“We welcome good ideas, regardless of who proposed them… We also have to rebut wrong views, if possible gently, but when necessary firmly,” said Mr Lee.

Speaking to reporters after the event, MP for MacPherson ward Tin Pei Ling said that embracing diverse viewpoints would strengthen trust.

“It’s not just me pushing things to you and you have to accept it, or I just say things that you like to listen. But I explain to you so that even if we may not see eye-to-eye 100 per cent on everything, you know where I am coming from, that it’s not self-serving,” she added.

“And so, it comes back to what are we in politics for? It’s about serving people. And if that’s the case, then, having that empathy, bridging those differences, listening to people and to willingly engage and see whether we can have a midpoint perhaps, and letting you know where I come from. I think that’s important.”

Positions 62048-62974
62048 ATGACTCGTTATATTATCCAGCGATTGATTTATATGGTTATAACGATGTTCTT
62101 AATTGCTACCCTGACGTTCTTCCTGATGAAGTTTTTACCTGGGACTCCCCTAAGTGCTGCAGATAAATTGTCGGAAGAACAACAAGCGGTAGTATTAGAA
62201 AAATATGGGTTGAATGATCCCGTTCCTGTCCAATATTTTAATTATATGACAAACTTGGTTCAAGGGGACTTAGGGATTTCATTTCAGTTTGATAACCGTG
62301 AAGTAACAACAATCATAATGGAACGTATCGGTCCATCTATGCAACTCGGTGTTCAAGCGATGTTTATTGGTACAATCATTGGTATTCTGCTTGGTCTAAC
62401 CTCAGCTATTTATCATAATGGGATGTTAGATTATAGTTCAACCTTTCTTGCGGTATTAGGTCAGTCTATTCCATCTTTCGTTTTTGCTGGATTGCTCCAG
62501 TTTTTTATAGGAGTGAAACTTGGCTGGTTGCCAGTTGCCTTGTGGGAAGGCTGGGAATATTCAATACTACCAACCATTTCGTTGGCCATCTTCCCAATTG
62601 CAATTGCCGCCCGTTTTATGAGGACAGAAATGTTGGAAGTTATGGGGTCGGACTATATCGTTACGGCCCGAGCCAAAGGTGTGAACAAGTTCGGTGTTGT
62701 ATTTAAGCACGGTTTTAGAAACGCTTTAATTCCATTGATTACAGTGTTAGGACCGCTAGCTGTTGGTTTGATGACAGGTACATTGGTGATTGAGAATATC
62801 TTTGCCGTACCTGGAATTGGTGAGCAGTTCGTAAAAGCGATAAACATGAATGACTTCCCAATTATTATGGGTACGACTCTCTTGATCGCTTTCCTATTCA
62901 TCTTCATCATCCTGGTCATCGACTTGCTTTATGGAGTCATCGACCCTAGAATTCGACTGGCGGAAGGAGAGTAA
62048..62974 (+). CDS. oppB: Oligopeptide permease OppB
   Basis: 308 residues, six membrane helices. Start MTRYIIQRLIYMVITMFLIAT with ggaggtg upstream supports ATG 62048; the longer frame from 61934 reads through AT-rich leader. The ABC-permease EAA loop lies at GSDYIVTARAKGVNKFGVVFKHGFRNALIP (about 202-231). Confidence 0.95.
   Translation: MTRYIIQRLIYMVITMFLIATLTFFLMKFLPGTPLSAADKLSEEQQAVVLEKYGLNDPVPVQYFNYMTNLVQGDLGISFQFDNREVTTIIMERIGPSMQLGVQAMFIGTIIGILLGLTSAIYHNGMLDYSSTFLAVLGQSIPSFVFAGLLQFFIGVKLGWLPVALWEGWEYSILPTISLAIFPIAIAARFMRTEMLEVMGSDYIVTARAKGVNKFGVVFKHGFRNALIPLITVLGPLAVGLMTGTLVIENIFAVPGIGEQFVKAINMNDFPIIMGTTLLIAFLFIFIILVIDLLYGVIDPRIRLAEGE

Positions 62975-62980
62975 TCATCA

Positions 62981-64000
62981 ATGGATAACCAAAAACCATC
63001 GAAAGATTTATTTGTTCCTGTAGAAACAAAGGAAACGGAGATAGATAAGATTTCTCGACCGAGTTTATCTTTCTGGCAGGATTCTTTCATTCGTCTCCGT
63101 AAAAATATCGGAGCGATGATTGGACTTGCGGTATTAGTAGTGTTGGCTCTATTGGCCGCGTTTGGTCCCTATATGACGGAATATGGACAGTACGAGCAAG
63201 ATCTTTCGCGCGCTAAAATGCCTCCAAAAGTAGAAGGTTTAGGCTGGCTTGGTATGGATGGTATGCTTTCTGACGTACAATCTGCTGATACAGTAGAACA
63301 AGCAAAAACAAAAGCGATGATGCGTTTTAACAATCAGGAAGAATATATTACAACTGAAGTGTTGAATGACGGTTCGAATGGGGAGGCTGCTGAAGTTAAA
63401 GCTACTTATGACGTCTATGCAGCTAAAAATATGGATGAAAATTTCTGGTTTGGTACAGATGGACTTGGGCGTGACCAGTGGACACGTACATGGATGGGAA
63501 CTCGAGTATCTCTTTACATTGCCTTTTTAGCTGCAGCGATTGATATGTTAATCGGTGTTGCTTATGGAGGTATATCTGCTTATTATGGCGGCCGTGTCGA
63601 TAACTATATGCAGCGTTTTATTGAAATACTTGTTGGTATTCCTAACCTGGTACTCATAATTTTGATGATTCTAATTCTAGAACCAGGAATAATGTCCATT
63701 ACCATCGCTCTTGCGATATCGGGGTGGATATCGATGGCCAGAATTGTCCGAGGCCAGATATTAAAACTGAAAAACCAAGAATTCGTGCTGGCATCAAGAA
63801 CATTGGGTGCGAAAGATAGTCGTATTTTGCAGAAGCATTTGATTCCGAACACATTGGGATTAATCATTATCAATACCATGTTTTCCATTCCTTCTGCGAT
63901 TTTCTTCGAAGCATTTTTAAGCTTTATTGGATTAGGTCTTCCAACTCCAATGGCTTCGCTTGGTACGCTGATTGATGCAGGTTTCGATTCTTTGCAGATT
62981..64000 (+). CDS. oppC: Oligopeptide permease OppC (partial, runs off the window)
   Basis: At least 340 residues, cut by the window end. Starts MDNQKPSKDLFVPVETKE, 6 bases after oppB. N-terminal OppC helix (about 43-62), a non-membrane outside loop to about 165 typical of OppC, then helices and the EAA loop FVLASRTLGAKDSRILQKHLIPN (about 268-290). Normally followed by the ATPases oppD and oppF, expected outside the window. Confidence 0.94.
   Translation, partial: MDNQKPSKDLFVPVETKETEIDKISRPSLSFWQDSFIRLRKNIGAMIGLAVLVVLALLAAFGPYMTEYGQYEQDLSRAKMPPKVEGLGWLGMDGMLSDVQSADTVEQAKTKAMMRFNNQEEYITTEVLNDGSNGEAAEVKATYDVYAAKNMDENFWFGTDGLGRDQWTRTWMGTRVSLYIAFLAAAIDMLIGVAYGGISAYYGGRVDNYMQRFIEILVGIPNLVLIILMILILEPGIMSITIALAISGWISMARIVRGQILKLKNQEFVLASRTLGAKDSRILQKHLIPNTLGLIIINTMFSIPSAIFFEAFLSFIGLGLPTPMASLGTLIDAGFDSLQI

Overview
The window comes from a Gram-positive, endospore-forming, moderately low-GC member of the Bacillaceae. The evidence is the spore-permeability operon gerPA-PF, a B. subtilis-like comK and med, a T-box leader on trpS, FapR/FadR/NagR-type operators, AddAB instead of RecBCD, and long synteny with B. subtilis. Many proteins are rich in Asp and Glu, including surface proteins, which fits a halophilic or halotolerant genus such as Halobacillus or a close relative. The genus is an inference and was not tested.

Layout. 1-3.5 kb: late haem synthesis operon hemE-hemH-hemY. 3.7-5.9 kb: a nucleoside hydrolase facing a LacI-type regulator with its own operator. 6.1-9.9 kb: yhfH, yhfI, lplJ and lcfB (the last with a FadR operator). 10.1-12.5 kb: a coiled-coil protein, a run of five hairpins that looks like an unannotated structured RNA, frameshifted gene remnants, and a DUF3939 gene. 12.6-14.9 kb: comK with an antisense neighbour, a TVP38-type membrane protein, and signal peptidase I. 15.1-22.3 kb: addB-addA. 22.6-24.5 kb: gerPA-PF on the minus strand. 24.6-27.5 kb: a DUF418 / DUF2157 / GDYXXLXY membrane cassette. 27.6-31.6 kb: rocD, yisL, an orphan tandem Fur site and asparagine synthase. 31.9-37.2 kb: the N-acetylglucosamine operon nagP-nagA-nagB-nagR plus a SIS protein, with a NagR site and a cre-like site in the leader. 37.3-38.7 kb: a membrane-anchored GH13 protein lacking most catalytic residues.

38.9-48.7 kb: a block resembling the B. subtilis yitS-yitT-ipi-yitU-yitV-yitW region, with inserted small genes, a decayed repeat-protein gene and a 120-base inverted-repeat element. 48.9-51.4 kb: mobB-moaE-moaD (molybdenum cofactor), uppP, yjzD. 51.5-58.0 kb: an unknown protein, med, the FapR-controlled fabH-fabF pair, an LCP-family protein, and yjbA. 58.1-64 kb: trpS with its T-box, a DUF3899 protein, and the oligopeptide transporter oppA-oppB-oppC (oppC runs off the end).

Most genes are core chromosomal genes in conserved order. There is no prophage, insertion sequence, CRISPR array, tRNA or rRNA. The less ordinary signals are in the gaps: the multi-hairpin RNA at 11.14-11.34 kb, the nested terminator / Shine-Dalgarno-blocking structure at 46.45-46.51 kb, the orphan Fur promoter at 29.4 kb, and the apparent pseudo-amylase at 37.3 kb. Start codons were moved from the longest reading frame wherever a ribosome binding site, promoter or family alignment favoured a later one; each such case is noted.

Also speaking at Sunday’s convention was Mr Ling Weihong, 40, branch secretary of Sengkang Central, which is currently under the Workers’ Party.

He talked about the difficulties operating in an opposition ward, but said that his team would continue to work to win back Sengkang GRC, though he acknowledged that it would be an uphill task.

Representing the trade unions, Mr Sanjeev Tiwari, general secretary of the Amalgamated Union of Public Employees, talked about the need to reinforce the strong ties between NTUC and PAP.

He said the collaboration between both organisations is mostly happening within the leadership level and that it needs to be extended to all members of both organisations.